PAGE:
Sunday 6 January 2019

Atari 5200 not powering on repair and AV mod

This is an old post, preserved for reference.
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Here we have an Atari 5200 that has arrived for repair, slightly worse for wear and a little damp due to courier / packaging issues.
This one is reported as 'not powering on', and indeed that is the case. The 5200 has a rather convoluted power system. Power is fed in via the RF cable. I think that says it all really.
Power is injected into the RF cable by the external switchbox above. Inside that, the supplied current is monitored as it passes through a current sense resistor (actually two 0.33R resistors in parallel). This is amplified by the LM393 OP Amp and when it goes above a certain threshold, the relay clicks over and the RF output of the 5200 is connected to the TV in place of the antenna.
Inside the 5200 it continues, power is extracted from the RF, and is switched off via a soft on off switch, i.e. not a nice simple big clunky clicky switch (like the XEGS for example). Was all of this stuff really necessary? I mean, OK, it's a nice idea, and some engineers would have been really pleased with it technically, but how many review meetings did this go through? how many cost reduction exercises did this survive? I think we can safely say this was before the Jack Tramiel days.
Here, a rather unusual and probably expensive SPDT push switch is used to toggle a flip-flop IC which will turn on a series of transistors which will eventually provide power to the 5V regulator (sorry regulators, after all, why have one when you can have two).
And this is where it seems to have failed. The 4013 is a dual flip flop. The first half is used to debounce switch switch and feed a clean pulse to the second half each time the switch is pressed.
The second half then turns the output on or off as appropriate. It is a CMOS chip, so is happy to run off the unregulated 9V DC input. That 9V is getting through fine. Probing around, I can see a pulse out of pin 1 and into pin 11 each time the button is pressed. I can see the /Q output on pins 9 and 12 toggling, but the Q output on pin 13 is doing nothing.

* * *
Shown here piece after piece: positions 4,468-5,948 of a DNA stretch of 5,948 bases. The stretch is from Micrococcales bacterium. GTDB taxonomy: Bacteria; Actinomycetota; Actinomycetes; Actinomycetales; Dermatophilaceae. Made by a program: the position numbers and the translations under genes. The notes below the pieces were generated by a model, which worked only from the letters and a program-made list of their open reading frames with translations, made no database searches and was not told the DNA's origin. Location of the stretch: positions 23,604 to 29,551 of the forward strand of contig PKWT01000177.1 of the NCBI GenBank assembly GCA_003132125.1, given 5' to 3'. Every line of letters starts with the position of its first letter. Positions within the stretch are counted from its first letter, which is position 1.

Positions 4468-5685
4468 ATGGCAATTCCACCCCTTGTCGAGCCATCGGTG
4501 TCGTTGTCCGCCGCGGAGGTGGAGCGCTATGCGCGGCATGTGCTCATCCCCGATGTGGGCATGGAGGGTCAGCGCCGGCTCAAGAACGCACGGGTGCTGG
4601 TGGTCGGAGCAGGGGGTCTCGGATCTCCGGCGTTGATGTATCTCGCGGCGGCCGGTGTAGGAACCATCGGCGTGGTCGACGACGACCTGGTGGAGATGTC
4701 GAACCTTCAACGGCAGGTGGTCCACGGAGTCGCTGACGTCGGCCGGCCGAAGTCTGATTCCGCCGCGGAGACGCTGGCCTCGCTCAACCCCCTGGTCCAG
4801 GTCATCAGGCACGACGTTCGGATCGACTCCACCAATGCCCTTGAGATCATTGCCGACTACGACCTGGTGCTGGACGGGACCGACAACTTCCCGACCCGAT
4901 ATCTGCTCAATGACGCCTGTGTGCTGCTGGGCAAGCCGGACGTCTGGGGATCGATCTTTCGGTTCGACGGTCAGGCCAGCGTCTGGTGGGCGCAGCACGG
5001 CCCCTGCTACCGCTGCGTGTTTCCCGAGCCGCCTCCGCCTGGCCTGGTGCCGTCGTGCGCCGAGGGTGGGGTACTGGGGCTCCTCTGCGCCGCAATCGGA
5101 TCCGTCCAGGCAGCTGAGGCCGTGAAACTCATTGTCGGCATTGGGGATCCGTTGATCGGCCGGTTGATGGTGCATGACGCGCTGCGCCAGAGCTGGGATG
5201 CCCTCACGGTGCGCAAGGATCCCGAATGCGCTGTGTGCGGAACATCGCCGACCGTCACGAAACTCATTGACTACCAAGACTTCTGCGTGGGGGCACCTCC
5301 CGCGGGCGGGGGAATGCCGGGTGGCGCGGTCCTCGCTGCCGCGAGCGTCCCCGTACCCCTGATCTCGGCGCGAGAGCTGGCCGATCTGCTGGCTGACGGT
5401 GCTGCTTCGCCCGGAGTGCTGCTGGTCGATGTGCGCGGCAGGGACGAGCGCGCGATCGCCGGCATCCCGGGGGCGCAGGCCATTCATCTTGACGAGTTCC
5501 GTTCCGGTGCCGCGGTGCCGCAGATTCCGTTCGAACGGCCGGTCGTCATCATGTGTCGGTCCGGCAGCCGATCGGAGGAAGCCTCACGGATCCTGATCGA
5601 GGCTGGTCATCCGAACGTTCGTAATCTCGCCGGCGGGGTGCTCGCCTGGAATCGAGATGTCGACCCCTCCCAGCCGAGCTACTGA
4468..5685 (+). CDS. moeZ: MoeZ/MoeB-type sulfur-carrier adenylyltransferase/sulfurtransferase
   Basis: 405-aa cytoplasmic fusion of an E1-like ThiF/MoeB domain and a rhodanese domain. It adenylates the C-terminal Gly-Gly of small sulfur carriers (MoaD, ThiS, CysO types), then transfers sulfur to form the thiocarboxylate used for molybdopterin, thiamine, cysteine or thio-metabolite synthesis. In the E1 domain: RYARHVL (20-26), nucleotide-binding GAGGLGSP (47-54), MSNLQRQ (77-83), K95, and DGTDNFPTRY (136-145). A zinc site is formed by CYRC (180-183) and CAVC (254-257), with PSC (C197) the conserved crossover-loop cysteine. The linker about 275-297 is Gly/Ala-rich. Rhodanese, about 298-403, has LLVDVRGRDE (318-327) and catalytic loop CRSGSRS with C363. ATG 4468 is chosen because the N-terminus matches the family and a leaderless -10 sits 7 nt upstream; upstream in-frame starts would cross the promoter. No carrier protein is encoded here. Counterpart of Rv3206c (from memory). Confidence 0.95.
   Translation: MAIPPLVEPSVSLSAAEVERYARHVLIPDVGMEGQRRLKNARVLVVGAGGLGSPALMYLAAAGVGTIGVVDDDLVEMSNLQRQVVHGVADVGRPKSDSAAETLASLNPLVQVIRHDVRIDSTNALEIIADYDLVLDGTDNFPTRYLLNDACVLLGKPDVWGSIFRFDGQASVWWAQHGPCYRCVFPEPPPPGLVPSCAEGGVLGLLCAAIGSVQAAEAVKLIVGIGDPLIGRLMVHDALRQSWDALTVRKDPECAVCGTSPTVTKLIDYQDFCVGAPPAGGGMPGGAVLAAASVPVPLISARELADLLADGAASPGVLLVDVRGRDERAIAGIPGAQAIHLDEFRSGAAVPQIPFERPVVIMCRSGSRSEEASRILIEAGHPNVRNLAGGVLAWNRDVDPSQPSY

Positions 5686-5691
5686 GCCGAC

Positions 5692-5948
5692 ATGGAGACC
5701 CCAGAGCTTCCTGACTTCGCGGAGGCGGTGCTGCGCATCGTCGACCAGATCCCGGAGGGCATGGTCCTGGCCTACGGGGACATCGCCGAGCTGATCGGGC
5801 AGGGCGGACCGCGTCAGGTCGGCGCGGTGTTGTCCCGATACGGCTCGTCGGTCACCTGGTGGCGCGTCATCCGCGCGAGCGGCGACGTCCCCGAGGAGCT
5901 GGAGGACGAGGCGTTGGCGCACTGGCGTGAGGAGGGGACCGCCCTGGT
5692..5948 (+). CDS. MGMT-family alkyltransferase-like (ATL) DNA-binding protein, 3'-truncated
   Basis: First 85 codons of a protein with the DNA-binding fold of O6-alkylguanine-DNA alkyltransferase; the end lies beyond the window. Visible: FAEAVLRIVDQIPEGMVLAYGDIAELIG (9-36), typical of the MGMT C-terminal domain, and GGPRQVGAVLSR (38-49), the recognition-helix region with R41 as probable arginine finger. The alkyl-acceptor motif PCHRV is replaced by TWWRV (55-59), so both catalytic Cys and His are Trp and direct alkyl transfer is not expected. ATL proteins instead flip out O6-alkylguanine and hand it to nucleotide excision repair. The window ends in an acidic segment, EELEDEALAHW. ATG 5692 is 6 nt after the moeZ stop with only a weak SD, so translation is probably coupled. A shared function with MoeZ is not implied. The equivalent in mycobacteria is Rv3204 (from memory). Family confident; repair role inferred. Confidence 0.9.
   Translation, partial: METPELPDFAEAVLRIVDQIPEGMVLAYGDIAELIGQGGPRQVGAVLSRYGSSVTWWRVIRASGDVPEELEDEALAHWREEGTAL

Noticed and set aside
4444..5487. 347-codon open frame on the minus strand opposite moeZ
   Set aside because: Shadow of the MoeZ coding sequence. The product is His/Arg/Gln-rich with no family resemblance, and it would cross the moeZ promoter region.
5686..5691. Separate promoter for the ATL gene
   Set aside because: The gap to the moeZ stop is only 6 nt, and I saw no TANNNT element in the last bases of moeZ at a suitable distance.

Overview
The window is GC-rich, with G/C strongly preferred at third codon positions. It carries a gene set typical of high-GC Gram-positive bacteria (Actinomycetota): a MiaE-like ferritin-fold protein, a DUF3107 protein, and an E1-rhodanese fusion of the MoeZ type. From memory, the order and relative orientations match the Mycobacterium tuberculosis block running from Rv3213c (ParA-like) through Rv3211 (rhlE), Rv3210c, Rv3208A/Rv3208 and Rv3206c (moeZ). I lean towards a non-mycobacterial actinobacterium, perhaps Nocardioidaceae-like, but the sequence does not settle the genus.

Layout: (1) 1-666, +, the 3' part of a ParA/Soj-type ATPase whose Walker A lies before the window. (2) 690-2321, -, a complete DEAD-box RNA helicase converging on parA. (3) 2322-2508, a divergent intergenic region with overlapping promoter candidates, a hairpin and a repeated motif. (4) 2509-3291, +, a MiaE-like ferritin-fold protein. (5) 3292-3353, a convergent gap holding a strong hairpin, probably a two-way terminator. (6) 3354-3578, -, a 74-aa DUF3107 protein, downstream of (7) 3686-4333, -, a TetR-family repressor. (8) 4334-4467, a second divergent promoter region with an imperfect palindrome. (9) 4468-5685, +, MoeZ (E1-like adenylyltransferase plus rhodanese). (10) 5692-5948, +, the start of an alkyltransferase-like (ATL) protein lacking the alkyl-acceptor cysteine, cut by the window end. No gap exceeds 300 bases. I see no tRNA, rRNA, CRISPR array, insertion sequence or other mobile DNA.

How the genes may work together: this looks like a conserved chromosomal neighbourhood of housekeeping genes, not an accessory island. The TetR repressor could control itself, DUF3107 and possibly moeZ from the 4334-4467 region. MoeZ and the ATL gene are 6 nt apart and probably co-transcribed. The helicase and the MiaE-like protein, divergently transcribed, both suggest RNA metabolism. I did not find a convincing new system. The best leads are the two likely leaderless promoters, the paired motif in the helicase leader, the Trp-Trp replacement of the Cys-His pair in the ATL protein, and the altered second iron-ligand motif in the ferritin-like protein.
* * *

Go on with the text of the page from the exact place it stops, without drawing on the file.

Yes, that would appear to be the issue. The 4013 failed testing in my MiniPro programmer. I didn't have a new one in stock, so I temporarily bypassed it by fitting a wire link from pin 13 to pin 14, effectively making it always on.
That allowed the 5200 to power up and everything else appears to be working fine.
With a new 4013 fitted, the on / off power switch was back in working order. It will soon be losing the external switch box as I have been asked to convert it to 9V DC input, as per my previous post on Atari 5200 AV out / DC in modification, but the soft on / off circuit will still be used.
The last 5200 I converted was mine, so I didn't plan to refit the metalwork shielding cans, but in this case it is a customers, so I will. There is a suitable gap in the metalwork on the inside corner, so I fitted some heatshrink sleeving around the wire bundle for a little extra protection.
I used the same TFW8b composite mod kit. The parts on the 5200 to be removed and the wiring is the same, although I have picked up the ground at a different point to make the cable lie flat.
The rest of the modification is the same as before, with the DC jack in one of the cutouts on the back of the case.
And the AV output board on the other.
That gets covered by the trim that clips over it. That was originally where the RF lead was meant to be wrapped around.
Another bit of trim I didn't mention previously (because it was broken on mine) is the massive storage compartment at the top of the unit. (which reminded me of an old sketch about useless gadgets that came supplied with the plugs already removed, ready to shove in the cupboard under the sink. It was from a TV show I had last seen 30 odd years ago but I managed to find the sketch on youtube).
The 5200 comes with it's own storage compartment, where you can store the original controllers (when they break), although not the power supply or AV switch box.
Thanks to notches at the side, it can also be used to store the AV cable.
With all that reassembled, it is powering on and off and everything appears to be working.